phosphate solubilization levels. The maximum acidification level was recorded for Serratia marcescens strain PH2 (pH = 1.94). However, in the mixed culture medium, pH dropped dramatically to 1 in 5 days from an initial point of 7. Phosphate solubilizing bacteria are usually produce lactic, gluconic, isobutyric, ketogluconic, oxalic, acetic, and citric acids. Besides, the mechanism of mineral phosphate solubilization is due to production of organic acids and/or phosphatases [38] [39] [40] . However, inorganic phosphate is solubilized by both organic and inorganic acids of phosphate solubilizing bacteria. Carboxyl and hydroxyl groups in these acids chelate Ca, Fe, and Al cations [41] . Usually, calcium phosphates (including rock phosphate ores) are insoluble in soil [41] . Gerretsen [42] reported that when pure cultures of soil bacteria are added to the soil, plant phosphate nutrition is increased throughout increased calcium-phosphate solubility. Soil pH is decreased in parallel and therefore phosphate solubilization is the net result of both pH decrease and acids production [43] . In other words, carboxylic and hydroxylic anions produced by phosphate solubilizing bacteria have high calcium affinity and therefore can solubilize more phosphorus than acidification alone [44] . Accordingly, there is a symbiotic relationship between plants and phosphate solubilizing bacteria [45] [46] , as bacteria provide the soluble phosphate and plant roots provide carbon compound such as sugars [47] . The net result of this relationship is crop production enhancement [48] [49] . The most significant solubilizers of phosphate are mainly belonging to Bacillus spp. such as B. subtilis, B. cereus, B. polymyxa, B. circulans, B. circalmous and B. megaterium [50] . Patil, 2014, [51] has reported that B. subtilis is a powerful phosphate solubilizer that tolerates soil salinity. Besides, phosphate solubilizing Bacillus megaterium mj1212 regulates endogenous plant carbohydrates and amino acids contents to promote Mustard plant growth [52] .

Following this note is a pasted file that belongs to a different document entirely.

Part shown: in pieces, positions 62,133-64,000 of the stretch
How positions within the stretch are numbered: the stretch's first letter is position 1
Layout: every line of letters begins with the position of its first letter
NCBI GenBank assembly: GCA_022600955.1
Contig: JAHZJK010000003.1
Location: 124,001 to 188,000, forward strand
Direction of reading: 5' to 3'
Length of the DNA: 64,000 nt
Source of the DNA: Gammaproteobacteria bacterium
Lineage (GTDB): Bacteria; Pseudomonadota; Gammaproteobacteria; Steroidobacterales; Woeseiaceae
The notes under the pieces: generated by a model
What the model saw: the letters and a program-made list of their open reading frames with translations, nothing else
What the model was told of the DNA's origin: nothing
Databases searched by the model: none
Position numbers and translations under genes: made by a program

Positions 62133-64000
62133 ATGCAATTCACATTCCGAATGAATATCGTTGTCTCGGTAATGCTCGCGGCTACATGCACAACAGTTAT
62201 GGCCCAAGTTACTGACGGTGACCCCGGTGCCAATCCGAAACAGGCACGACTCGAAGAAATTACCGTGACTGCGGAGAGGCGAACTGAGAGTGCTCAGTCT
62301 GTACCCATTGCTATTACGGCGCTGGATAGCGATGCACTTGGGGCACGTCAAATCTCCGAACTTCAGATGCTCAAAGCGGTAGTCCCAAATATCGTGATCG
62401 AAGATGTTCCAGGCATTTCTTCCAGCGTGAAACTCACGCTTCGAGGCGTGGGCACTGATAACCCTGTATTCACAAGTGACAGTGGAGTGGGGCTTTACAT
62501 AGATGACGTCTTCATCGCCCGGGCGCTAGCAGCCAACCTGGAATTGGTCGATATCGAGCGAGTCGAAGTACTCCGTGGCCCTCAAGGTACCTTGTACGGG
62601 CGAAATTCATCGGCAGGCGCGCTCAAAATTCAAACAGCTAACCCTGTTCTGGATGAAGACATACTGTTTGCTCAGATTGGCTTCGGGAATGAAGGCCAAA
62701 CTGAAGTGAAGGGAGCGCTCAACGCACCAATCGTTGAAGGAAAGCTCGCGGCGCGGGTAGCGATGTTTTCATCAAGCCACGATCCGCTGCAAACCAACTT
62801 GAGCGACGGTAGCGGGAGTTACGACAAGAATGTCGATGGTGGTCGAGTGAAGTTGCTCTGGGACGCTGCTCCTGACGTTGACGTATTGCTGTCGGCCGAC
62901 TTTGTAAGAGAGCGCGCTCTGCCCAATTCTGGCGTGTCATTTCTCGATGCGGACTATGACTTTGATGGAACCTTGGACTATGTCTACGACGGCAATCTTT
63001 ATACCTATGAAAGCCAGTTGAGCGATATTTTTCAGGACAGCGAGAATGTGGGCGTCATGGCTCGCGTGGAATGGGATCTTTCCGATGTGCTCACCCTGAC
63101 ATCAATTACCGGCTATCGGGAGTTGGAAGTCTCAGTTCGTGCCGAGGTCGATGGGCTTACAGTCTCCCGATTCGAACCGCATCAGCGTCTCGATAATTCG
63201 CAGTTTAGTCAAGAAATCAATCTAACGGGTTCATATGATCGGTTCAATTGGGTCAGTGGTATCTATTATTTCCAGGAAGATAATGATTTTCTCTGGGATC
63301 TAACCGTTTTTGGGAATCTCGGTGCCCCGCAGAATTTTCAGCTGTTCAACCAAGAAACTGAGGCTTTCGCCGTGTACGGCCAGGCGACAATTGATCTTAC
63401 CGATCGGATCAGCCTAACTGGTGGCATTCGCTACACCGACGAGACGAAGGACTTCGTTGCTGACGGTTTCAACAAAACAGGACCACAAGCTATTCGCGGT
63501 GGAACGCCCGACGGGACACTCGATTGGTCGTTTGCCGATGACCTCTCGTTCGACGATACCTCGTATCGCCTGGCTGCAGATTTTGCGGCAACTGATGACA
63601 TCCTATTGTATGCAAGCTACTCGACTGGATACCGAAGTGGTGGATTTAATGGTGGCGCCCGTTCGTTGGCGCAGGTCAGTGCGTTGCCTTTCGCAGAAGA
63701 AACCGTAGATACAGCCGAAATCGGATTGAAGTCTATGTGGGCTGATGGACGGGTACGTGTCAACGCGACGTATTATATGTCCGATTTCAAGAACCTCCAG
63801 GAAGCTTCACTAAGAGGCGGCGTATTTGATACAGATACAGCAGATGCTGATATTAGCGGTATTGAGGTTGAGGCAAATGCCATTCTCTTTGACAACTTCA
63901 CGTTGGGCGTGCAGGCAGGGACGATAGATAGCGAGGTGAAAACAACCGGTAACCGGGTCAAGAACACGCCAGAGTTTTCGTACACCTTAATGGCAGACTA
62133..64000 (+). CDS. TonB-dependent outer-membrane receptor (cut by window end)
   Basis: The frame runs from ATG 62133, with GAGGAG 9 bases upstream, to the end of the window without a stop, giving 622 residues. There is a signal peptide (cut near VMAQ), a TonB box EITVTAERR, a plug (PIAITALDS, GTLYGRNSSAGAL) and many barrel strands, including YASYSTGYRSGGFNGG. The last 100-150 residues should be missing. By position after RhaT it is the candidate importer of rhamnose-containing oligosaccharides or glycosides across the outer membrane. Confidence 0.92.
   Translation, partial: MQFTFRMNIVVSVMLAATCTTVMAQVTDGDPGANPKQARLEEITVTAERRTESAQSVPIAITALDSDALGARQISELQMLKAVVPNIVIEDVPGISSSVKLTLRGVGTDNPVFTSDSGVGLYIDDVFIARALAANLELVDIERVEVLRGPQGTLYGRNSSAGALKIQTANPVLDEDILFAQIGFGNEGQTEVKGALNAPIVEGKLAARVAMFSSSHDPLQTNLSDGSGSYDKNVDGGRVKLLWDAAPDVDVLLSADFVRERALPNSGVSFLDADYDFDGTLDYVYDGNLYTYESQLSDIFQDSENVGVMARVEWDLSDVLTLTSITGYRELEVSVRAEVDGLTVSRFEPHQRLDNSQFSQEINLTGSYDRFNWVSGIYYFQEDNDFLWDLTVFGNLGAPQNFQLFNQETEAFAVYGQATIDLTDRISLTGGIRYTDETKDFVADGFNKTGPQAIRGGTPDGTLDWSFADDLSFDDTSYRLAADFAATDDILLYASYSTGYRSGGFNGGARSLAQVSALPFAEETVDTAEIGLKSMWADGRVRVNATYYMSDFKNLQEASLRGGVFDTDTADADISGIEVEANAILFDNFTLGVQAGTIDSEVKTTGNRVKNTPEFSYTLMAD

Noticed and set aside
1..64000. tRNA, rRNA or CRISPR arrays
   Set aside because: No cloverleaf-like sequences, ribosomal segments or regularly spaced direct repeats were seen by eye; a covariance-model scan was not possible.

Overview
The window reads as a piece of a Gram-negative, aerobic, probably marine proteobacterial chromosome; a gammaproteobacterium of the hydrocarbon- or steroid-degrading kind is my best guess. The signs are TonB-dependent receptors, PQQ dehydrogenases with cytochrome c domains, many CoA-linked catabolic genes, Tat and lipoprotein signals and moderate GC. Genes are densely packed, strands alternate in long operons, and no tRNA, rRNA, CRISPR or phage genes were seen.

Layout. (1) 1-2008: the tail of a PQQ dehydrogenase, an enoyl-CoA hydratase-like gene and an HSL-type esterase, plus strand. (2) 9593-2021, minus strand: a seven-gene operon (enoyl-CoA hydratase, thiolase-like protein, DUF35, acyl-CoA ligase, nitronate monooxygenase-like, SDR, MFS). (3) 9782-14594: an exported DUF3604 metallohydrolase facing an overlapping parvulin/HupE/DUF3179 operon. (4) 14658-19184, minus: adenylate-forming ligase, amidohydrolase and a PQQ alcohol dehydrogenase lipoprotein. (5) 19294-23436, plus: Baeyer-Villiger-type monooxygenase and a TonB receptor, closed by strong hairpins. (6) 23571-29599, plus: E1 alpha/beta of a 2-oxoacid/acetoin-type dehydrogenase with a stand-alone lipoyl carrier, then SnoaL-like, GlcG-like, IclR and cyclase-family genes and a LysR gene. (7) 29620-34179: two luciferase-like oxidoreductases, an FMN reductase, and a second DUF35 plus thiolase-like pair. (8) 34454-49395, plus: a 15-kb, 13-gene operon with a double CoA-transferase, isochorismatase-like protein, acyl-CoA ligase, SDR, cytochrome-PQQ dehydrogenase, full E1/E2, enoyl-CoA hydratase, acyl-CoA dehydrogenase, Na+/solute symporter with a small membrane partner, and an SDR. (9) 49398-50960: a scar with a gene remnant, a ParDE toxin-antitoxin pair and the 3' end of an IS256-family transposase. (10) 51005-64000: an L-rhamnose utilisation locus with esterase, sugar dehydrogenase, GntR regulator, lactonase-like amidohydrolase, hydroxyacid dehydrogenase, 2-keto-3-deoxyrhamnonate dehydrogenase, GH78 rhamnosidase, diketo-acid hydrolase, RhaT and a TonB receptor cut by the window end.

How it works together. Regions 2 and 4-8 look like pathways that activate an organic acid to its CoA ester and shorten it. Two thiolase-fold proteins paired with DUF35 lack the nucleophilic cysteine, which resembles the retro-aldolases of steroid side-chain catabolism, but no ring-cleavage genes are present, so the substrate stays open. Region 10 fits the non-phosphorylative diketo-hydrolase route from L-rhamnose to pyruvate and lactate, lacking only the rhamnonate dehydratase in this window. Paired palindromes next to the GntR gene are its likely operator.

In 2008, Widiastuti [36] reported phosphate solubilization in Pikovskaya medium by Serratia marcescens and stated the relationship between phosphate solubilization and red pigment production. Previous studies reported the production of organic acids by Serratia marcescens [53] . Others proved the presence of genes such as pqq and gdh which are coding for phosphatase activity in Serratia marcescens [54] [55] as well as Pseudomonas [56] . Moreover, Lavania and Nautiyal [57] recorded that the soil isolate S. marcescens NBRI1213 is an efficient phosphate solubilizer and a potential plant growth promoting agent. Besides, Behera et al., and others [1] [58] [59] [60] [61] stated acid phosphatase production by Serratia. In addition to phosphate solubilization, Serratia and Alcaligenes faecalis have an antagonistic activity against plant pathogens [62] [63] [64] and can produce hydroxyl apatite [65] . In our research, the maximum phosphate solubilization efficiency was recorded in 5 days for the mixed culture followed by Serratia marcescens PH1. Previous studies recorded different periods to reach maximum phosphate solubilization. For instance, some researchers have reported 3, 4, 10, and even up to 15 days [66] .

4. Conclusions

In the present study, three different tomato rhizosphere bacterial strains are used for phosphate solubilization in Pikovskaya medium. These isolates are characterized by:

1) High phosphate solubilization index.

2) Increasing ability to release mineral phosphate over days with a dramatic decrease in pH values.

3) Resistance to pesticides that are commonly used in the sampling location.

All of these advantages make the bacterial isolates suitable as plant growth promoting symbionts that persist contamination conditions and make free phosphate anions available for plants.

Cite this paper
Mohamed, E. , Farag, A. and Youssef, S. (2018) Phosphate Solubilization by Bacillus subtilis and Serratia marcescens Isolated from Tomato Plant Rhizosphere. Journal of Environmental Protection, 9, 266-277. doi: 10.4236/jep.2018.93018.